Here’s how you can pick the right laptop—from processors to graphic cards—according to the usage of applications on the jobFor today’s office-goers, laptops have become an indispensable part of daily life. Even though you might have a desktop machine at work, incidental work at home and on the go require portable laptops that are light, easy-to-use, up-to-scratch and affordable.
For today’s office-goers, laptops have become an indispensable part of daily life. Even though you might have a desktop machine at work, incidental work at home and on the go require portable laptops that are light, easy-to-use, up-to-scratch and affordable.
But how to go about choosing a laptop from the plethora of options available? Google, of course, will give you a list of the best laptops for 2019, while your colleague or friend in-the-know will ask for your budget. But they all will give you options and how to ultimately decide on one? Here’s how:
A typical office
If your line of work involves spreadsheets, word documents, casual web surfing, and media consumption, a simple mid-tier laptop will do fine. This means that you won’t need any dedicated graphics card on your laptop.
A laptop with an i5 processor with medium clock speeds from 1.6 GHz to 2.4 GHz, with about 4 GB of RAM will do for you. Be advised that an i3 processor will work too, but they’ll soon become outdated. So, if you want your machine to last for at least another three years, get an i5.
There are many types and generations of i5 processors too. But if you get into that, you’re bound to be overwhelmed by the numbers. It’s better to go for the latest generation rather than a hierarchy. For example, an i5 HQ processor will work better than an i7U processor. If you have to choose between an eighth gen i5 and a seventh gen i7, go for the i5. And if this is already a head-scratcher, simply keep in mind that an i5 is good enough for your average office workload.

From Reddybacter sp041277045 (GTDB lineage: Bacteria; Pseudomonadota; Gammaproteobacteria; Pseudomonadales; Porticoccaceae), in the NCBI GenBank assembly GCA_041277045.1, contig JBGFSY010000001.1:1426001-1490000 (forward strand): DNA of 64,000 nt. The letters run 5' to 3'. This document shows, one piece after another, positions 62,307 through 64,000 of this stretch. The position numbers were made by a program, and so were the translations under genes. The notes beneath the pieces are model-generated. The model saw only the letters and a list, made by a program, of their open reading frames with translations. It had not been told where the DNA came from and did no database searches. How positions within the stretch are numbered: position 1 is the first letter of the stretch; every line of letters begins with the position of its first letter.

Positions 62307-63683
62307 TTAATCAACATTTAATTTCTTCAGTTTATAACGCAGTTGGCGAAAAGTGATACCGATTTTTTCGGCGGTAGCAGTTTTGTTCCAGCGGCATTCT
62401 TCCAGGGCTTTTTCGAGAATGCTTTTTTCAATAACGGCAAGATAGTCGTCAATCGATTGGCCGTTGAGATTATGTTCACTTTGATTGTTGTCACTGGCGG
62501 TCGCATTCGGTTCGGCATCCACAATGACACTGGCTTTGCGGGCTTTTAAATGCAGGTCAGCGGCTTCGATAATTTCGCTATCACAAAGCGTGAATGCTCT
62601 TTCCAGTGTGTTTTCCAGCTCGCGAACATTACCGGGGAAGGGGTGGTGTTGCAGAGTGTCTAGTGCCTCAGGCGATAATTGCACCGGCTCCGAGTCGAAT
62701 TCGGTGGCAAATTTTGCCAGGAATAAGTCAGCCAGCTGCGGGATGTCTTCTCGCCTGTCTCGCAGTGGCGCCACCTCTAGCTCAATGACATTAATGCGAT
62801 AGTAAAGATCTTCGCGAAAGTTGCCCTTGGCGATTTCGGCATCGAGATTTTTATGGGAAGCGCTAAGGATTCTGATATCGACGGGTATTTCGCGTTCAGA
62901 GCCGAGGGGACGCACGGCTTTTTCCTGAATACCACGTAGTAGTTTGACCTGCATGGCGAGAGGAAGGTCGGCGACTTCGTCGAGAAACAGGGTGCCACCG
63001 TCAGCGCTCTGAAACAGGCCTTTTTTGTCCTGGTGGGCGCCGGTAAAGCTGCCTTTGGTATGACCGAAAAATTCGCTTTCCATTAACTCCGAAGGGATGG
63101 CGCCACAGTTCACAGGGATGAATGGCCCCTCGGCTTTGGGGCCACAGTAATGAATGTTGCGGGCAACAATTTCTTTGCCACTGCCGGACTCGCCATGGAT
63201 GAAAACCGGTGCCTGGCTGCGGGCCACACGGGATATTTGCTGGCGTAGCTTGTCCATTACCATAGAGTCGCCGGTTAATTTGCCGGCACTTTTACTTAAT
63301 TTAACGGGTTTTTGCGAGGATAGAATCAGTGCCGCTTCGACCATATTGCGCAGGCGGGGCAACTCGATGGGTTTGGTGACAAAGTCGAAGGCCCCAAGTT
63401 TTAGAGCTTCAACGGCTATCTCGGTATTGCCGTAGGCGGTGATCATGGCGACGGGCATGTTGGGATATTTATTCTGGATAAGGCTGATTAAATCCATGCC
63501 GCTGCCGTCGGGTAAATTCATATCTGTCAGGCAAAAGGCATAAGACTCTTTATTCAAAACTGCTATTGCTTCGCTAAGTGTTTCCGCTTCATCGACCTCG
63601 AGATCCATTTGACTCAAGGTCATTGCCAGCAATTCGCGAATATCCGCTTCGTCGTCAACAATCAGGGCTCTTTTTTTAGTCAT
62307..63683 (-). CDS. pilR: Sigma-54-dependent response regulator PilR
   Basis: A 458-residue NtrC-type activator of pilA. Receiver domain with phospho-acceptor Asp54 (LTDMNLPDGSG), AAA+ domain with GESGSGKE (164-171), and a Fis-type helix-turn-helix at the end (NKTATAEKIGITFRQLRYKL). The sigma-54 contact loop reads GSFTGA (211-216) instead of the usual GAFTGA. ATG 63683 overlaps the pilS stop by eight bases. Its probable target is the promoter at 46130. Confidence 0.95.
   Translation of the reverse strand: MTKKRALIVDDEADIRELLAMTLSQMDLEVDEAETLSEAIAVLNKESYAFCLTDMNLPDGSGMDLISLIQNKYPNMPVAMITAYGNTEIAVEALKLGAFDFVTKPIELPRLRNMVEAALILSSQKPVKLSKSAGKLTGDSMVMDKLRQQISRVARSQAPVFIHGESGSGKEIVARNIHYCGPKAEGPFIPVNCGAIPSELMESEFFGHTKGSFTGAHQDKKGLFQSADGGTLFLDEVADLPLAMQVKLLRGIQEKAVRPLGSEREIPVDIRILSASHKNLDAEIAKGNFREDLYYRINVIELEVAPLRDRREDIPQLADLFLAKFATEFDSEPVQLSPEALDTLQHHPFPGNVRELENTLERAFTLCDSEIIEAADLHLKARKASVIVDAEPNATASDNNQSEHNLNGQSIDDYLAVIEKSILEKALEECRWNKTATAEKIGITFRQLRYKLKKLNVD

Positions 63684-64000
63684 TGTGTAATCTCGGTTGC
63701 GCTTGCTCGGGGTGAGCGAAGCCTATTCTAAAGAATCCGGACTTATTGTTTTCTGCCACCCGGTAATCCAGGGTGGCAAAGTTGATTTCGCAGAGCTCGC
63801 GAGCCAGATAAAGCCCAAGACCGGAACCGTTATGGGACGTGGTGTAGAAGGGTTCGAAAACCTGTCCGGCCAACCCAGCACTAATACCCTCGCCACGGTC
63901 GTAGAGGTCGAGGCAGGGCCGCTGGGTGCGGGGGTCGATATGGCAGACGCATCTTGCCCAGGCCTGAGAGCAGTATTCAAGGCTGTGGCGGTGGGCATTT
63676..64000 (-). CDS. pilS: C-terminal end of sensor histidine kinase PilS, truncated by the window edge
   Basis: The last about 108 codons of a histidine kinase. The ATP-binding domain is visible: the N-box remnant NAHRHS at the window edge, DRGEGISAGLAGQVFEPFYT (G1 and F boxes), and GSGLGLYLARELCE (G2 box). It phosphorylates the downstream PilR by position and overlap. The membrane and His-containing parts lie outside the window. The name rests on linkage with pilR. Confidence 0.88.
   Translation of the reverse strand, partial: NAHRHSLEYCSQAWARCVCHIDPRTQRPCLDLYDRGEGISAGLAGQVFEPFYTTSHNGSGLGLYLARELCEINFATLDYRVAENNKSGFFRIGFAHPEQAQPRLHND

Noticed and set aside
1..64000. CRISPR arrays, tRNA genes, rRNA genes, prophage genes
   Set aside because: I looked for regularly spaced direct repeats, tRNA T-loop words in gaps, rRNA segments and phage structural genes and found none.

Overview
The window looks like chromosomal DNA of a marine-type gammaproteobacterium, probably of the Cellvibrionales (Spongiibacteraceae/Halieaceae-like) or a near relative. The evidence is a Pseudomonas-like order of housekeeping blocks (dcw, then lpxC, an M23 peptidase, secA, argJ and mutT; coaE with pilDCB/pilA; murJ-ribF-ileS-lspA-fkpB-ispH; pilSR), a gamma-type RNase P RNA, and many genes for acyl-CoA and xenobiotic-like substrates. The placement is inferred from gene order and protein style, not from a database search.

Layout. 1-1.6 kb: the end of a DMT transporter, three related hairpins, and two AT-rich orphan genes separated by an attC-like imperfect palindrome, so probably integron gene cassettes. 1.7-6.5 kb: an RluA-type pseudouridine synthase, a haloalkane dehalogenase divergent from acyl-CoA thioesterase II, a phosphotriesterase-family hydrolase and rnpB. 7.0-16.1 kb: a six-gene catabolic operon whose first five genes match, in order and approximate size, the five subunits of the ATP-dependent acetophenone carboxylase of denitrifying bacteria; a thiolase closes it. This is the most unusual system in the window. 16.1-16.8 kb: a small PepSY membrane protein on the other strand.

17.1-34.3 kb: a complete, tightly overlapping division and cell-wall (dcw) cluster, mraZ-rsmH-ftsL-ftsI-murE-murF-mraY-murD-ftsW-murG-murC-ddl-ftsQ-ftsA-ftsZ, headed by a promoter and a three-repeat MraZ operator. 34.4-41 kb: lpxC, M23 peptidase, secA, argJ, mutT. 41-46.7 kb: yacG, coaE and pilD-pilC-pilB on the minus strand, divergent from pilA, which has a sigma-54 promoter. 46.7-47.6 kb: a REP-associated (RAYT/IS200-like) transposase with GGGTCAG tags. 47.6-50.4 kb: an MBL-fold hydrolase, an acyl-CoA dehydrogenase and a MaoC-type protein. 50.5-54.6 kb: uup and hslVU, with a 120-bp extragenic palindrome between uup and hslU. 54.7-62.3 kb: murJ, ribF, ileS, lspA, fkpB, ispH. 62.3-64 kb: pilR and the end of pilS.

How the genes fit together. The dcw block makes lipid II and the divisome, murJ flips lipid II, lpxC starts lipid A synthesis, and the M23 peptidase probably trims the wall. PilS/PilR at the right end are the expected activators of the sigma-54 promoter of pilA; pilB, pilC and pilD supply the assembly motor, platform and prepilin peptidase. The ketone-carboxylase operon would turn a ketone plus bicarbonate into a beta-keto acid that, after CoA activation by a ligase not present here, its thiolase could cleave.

You also need not worry about getting a laptop with a Solid State Drive (SSD). These hard drives are way more expensive than a regular one and offer less storage. You should be fine with a simple hard drive for your office work.
The size and screen resolution should be to your liking. In terms of size, if you tend to travel a lot, get a smaller one. But if it’s mostly a desk a job, a larger screen can be more convenient to work with.
Social media management / Accounting / Web research
When your work involves a lot of web research, you’ll want something that can handle multiple browser windows and tabs, while also enabling you to work with other software. You probably know how demanding eight to ten open tabs on Google Chrome can be.
If you tend to use niche accounting software on your device, you will need the power, and multi-tasking calls for a computer with a processor that has more cores and a higher thread count. While the number of cores is limited to a maximum 18 cores on the latest Intel i9, most CPUs are quad- and octa-cores.